So what advice does Garner have for those thinking of taking the plunge? “You have to turn over all the rocks,” he says. “I’d say that it’s really easy to get carried away with this whole idea about things being cheaper abroad, and it’s only when you add up all the numbers, and take everything into account that you start to consider doing it in your own backyard where you can control everything. Cost-saving policies [like offshoring] aren’t always as good as they seem at first once you add everything up.”
Garner is not alone in pointing out the complications of reshoring. Ecoegg, a supplier of eco-friendly cleaning equipment launched in 2008, initially found that manufacturing in China was 40 per cent cheaper than doing it in the UK.
In 2012, though, the company founder Rob Knight decided to move manufacturing back to his native Swindon, having concluded that the cost benefits of operating in China had significantly reduced and the pros of making his products locally were manifold. Knight lists the usual suspects among the benefits – shorter lead times (down from 12 weeks to 10 days), quality control, easy accessibility of partners – plus advantageous financial aspects (in the UK, unlike in China, he is granted credit terms of 30 or 60 days).
“It was the best thing we could have possibly done,” he says. “We are an eco-friendly company making eco-friendly products and shipping goods halfway round the world was just not the right thing to do. We are really proud of being able to say we are made in the UK.”
It’s not been plain sailing, though. In China, one factory produced his entire product, while here, it requires 12 different suppliers to make individual parts for assembly in Swindon.
“Our business has become much more complicated,” he says. “Before, we could send one email to our supplier in China with an order for 10,000 units; now we’ve had to take on two people just dedicated to logistics.” Meanwhile Colin George of Rotigrill, a purveyor of rotisserie barbecues, hog roasters and spit roasters, is finding reshoring something of a logistical nightmare.
“Starting our company, we were faced with a choice: we could either buy stuff in and flog it or we could listen to our customers and design and make what they want,” he says, adding that, having originally opted to manufacture offshore, he is striving now to bring production home. “We’re just not large enough to have a representative in China,” he says. “We also had quality control problems and the cost of shipping doubled in 18 months.”
So far, so good. But George has found a frustrating number of obstacles. “I’ve wasted an awful lot of time talking about reshoring, only for things to go wrong when it comes to the crunch – suppliers suddenly raising costs by stupid amounts, realising a certain minor component would have to come from overseas, whatever.”
At the time of writing, George remains on the hunt for a similar-sized UK company to help with the manufacturing of his wares. It would be wrong, then, to say reshoring offers nothing but benefits. Many companies, in fact, have been put off. “Sunk costs and contracts play a part [in dissuading UK companies from reshoring],” says EY’s Varley, “and there are still concerns over the depth of UK supply chains and skills availability.”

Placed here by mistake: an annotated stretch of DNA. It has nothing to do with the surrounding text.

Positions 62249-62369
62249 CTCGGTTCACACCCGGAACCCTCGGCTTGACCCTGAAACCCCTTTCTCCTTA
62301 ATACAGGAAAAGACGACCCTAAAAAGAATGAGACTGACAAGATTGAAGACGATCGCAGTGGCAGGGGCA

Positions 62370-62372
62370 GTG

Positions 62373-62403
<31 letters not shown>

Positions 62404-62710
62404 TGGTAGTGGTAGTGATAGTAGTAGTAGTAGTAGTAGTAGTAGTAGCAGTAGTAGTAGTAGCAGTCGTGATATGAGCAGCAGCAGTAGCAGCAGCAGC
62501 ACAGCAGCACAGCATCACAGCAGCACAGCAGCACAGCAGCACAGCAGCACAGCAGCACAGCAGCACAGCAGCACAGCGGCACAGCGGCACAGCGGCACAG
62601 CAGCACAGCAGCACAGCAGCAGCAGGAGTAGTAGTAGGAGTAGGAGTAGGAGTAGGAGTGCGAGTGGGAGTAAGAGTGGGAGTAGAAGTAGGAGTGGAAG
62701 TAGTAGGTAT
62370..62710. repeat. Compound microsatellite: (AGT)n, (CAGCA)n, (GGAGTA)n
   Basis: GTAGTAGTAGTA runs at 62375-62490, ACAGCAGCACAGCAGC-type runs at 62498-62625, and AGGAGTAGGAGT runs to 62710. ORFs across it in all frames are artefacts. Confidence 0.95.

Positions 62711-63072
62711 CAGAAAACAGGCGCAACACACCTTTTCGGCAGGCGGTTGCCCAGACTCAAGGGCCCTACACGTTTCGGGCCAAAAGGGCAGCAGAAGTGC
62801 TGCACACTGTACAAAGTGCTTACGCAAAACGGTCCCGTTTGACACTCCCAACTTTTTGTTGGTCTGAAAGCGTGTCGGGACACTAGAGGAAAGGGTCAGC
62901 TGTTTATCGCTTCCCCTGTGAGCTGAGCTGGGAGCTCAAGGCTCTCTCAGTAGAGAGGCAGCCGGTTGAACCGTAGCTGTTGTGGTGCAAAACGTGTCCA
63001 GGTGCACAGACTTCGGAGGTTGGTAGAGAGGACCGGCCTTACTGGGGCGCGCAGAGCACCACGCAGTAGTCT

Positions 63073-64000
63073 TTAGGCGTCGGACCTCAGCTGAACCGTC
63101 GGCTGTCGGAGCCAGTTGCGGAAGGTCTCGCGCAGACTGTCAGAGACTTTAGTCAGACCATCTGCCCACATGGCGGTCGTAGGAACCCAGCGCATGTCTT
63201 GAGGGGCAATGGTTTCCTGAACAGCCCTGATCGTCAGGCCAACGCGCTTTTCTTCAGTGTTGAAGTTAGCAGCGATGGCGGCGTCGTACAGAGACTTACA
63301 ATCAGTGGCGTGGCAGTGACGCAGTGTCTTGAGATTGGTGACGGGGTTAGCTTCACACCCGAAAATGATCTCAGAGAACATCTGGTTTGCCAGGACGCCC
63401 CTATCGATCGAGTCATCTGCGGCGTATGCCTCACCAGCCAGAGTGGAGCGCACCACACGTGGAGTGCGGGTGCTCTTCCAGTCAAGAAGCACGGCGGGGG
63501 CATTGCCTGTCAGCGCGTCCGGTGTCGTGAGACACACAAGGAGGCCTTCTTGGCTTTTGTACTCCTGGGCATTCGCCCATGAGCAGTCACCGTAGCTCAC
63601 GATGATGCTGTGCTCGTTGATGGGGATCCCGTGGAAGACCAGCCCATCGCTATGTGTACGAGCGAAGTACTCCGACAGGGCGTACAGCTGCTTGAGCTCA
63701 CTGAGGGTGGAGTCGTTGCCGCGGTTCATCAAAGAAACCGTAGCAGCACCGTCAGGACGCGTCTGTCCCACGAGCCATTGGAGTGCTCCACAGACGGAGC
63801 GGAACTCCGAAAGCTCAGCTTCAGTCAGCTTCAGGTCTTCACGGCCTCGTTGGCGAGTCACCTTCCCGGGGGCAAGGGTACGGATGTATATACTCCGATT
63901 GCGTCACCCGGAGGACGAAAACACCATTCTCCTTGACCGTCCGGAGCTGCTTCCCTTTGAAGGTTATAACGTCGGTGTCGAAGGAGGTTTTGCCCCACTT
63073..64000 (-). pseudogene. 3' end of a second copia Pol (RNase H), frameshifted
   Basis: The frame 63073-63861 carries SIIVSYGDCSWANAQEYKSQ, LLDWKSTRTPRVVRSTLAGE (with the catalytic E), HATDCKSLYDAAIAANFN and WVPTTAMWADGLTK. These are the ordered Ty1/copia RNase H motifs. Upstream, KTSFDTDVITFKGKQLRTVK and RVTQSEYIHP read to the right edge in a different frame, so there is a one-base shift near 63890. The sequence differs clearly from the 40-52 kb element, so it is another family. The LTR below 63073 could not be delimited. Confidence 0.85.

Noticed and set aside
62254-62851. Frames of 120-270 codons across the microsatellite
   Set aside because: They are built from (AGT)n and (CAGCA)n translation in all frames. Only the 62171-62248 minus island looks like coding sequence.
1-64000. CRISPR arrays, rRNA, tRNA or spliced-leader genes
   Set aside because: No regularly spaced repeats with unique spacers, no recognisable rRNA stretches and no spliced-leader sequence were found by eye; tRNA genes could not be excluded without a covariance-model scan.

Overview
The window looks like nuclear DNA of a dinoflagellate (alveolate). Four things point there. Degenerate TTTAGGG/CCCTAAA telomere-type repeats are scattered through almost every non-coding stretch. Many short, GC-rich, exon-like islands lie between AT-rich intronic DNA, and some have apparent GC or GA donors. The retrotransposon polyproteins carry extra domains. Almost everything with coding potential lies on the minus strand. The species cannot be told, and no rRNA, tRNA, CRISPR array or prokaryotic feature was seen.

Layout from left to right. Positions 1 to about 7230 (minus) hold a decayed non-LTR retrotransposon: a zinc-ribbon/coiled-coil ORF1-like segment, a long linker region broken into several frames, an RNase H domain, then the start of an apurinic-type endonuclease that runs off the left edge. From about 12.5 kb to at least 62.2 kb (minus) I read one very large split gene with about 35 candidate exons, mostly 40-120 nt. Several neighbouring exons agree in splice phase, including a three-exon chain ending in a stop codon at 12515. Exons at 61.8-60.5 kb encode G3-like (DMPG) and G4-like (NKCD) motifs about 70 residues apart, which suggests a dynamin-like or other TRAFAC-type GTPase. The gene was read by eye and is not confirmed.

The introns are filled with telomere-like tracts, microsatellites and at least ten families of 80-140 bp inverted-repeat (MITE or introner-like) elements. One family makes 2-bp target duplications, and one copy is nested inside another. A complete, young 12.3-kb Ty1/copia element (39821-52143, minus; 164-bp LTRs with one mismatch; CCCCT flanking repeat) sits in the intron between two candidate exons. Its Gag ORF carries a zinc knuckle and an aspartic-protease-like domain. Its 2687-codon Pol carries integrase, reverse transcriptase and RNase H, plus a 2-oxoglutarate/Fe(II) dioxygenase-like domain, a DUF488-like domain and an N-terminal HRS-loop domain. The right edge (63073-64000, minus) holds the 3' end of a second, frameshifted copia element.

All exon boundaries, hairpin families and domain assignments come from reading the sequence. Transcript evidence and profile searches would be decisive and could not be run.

The Lloyds report, meanwhile, highlights fears of international competition as a pressing concern for manufacturers.
“It’s vital that we continue to invest in R&D, skills and sustainable production to ensure the UK remains competitive on a number of factors and at the forefront of the industry’s development,” Atkinson points out. Gibson, meanwhile, predicts another option – “near-shoring” – will prove tempting to many.
“It’s likely that much manufacturing will move to low-cost economies in eastern Europe such as Poland, Bulgaria and the Czech Republic,” he writes in his October 2014 report, Bringing Manufacturing Back, adding that Asian nations such as Indonesia and Vietnam are also increasingly attractive. Rocketing UK property prices are, he believes, a deterrent.
“The sad truth is that UK industrial companies must work very hard to produce goods that are worth more than the four walls in which they are made,” he says.
But if not yet an established trend, reshoring looks to be an emerging one, with great potential for the right enterprise. And it’s not just happening here: “Onshoring is a trend we are seeing across a lot of [global] manufacturing markets,” says Atkinson. “The repatriation of manufacturing in the US has been widely reported and has played a pivotal role in its economic recovery in recent years.”
The government’s zeal for reshoring is not surprising – last year, PwC estimated reshoring could create up to 200,000 extra UK jobs over the next decade, and boost annual national output by around £6bn-12bn by the mid-2020s. So what can be done to promote it long term? “It’s still early days of what has to be a 10-year programme across multiple areas, such as skills, property, regulation and taxation,” says Varley.
“The challenge is to develop an integrated policy and convince businesses this is a long-term programme with real resources committed to it. The next stage will be to develop the individual building blocks further: for example, tax policy to favour investment, not just profit; support for training and apprenticeships; possibly even national insurance breaks for recruiting young people.”
The restoration of the ‘Made in Britain’ tag, a source of misty-eyed pride in decades gone by, isn’t a concrete reality just yet, but it is a distinct possibility – and one with potentially enormous benefits, both for the national economy and for businesses of all sizes, should it come to fruition.